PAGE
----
Being the first course of our program, it was also the first time we were meeting one another. The first half of the week therefore involved a significant amount of “brainstorming”, where we would spend time voicing questions and discussing thoughts and ideas. I believe this is a natural way for any group to begin as it:
1. Allowed us to get to knowone another. By listening to others express their opinions, ask questions and, as means of example often describe his/her past experiences, we were able to discover each others’ personality. This was very important as it creates the foundation for group coordination and efficiency. Furthermore, as we are spending the upcoming year together, will most likely have the opportunity to work with oneanother again.
2. Allowed us to gain a better understanding of the task at hand. When any project is given it always takes a certain time to understand exactly what is expected and obtain a clearer idea of the strategy required/chosen to achieve that task. By voicing our concerns, listening to answers or simply hearing someone else’s approach on the subject, we were able to make progress andclarify things more effectively than if we had remained on our own. I believe this was especially valuable for our group as none of us had previous experience in Food & Beverage / Restaurant Operations and many aspects were unclear.
Unfortunately, brainstorming also has a drawback: it is very time consuming and progress was therefore very slow at first. However, this can be considered as anunavoidable process and investment towards attaining better efficiency in the future.
How did this evolve?
I am very happy with the way our group evolved. Everyone had good team-spirit and tried to do their best, even though we may not have had the skills and competences of some other members of our program. As everyone was very open and non-judgmental, we were rapidly comfortable around oneanother and I believe this is a key criteria to progress making. As one thought leads to another, it is very important for everyone to participate – there are no wrong ideas or stupid questions. We all understood that and as time went by group communication kept on improving.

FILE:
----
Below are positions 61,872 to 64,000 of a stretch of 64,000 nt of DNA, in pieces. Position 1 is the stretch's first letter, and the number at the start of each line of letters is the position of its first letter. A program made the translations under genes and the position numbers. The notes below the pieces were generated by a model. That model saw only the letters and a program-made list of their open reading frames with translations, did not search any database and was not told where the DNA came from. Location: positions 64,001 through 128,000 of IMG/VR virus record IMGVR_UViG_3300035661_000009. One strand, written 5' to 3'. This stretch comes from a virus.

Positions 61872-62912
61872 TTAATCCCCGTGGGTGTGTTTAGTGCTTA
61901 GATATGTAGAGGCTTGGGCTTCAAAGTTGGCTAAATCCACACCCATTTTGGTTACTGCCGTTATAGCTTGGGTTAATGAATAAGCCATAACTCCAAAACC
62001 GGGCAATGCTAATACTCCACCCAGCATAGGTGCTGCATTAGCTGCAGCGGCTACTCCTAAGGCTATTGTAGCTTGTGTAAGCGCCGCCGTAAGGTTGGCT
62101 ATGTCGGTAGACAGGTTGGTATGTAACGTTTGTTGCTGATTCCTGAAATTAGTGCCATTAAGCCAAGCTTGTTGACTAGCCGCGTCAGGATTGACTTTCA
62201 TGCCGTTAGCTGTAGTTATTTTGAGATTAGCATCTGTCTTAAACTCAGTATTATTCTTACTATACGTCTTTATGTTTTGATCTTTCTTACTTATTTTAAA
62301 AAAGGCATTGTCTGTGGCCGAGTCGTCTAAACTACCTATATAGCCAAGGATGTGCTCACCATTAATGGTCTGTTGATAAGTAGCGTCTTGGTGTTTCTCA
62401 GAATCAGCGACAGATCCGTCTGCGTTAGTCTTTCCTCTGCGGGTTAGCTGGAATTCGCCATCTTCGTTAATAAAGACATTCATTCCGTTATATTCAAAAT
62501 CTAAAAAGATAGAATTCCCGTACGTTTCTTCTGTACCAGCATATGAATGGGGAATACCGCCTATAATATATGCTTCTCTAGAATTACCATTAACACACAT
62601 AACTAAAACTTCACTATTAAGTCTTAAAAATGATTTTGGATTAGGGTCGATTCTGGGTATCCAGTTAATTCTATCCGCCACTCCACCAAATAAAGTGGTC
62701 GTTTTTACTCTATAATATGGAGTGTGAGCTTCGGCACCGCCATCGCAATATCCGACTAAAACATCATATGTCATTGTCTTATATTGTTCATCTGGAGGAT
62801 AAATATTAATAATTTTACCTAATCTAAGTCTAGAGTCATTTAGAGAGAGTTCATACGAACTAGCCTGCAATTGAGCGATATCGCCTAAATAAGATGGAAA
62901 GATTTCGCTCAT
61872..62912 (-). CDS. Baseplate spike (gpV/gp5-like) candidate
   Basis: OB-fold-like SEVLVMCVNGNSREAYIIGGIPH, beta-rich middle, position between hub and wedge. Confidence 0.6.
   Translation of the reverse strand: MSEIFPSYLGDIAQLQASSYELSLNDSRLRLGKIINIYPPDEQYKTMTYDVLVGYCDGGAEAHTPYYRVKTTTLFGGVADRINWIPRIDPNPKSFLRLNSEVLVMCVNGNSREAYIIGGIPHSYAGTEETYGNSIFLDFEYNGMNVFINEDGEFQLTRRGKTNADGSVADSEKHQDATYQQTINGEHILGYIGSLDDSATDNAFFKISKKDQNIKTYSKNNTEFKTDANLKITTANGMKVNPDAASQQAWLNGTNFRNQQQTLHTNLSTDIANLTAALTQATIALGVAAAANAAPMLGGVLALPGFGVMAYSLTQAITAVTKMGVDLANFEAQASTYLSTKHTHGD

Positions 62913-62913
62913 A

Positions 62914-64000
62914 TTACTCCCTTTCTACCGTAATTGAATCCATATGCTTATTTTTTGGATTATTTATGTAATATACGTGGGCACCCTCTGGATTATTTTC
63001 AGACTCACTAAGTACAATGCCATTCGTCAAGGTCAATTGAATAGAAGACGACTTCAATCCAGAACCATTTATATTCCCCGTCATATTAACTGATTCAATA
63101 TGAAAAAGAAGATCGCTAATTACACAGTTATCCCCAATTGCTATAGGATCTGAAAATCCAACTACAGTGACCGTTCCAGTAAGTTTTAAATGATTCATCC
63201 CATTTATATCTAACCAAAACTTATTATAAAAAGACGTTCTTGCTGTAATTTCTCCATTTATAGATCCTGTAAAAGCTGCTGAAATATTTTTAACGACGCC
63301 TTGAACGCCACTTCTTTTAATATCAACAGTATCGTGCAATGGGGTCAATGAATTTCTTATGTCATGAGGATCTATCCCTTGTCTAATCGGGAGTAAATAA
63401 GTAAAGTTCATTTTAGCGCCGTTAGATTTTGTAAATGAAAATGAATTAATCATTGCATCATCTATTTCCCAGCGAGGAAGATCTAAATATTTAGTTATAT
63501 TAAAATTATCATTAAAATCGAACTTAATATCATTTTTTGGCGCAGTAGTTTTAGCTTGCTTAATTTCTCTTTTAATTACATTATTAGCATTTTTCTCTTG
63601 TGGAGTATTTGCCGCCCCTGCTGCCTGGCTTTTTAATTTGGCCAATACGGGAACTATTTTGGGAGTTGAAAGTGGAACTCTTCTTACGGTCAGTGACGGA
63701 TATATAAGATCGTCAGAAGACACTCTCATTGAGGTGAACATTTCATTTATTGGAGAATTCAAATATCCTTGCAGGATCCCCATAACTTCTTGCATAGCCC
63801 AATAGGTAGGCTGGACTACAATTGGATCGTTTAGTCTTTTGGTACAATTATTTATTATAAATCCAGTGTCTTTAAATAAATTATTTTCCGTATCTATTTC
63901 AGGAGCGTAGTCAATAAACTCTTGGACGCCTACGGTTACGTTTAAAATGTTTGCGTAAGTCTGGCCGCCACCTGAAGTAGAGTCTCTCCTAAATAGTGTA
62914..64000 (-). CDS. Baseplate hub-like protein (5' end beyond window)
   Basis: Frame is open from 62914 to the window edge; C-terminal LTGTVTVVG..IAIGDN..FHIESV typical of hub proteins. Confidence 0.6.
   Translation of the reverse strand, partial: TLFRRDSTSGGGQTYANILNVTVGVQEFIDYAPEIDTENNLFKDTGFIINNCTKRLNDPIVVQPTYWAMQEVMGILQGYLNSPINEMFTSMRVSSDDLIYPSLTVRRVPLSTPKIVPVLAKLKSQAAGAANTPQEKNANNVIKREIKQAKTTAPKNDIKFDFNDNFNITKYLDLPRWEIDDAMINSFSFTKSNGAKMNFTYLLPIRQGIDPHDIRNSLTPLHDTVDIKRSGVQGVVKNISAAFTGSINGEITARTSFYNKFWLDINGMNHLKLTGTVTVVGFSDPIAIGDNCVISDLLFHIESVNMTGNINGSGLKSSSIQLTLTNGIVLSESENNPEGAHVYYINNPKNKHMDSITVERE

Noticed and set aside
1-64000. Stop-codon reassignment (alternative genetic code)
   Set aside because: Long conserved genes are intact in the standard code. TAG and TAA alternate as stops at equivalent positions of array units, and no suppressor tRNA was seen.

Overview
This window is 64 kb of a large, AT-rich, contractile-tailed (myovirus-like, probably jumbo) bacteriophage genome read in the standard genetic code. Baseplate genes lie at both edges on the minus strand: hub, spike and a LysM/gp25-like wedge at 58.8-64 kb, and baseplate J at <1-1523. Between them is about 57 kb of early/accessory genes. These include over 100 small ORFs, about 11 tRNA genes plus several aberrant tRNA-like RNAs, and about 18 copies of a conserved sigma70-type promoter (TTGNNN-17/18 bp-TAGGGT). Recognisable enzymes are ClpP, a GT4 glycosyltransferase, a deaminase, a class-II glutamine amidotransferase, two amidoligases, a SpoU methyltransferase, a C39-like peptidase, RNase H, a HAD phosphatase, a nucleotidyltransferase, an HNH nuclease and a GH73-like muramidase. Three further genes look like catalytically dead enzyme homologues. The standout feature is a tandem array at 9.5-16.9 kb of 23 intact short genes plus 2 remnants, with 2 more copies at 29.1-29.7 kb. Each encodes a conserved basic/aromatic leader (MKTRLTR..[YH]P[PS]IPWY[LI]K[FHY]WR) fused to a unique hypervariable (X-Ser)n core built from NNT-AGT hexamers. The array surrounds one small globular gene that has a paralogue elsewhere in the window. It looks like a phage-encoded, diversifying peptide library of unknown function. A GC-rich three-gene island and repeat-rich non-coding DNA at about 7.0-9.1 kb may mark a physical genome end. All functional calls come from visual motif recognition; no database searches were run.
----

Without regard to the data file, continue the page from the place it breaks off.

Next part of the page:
Furthermore, individual strengths and weaknesses started to become apparent. We tried to utilize these differences inorder to complement one another and strengthen our group as a unit. Again, I feel this was even more important in our case as we were all relatively new to the material and could be stronger as a group than as individuals. However, the ways by which we exploited these differences evolved over time. At the beginning, when uncertainties dominated and the objective was to submit The Marketing Plan, wespent all our time working together as a group. The harvesting of our differences was therefore focused on the discussions themselves: to whom particular questions tended to be addressed and whos’ opinion carried the most weight. However, by the last day we had gained understanding and confidence and the task at hand was of a different nature that allowed for the distribution of work. We thereforeutilized our different strengths to divide tasks according to individual skills.
Finally, I believe that another important foundation for effective group work is trust. First of all, trust that you can speak freely without judgment and that your opinion and input matters and is appreciated. As I previously mentioned, participation is a key criteria in progress-making which will be severelyimpeded by a lack of trust and respect, no matter of the individual competences.
Secondly, trust in your team-members motivation. At the end of the day we all want to (at least we should!) do well. The difficulty in group work is that the result is not solely representative of your personal competences and efforts. Ideally, the final grade should be equal, if not better (“two heads are better...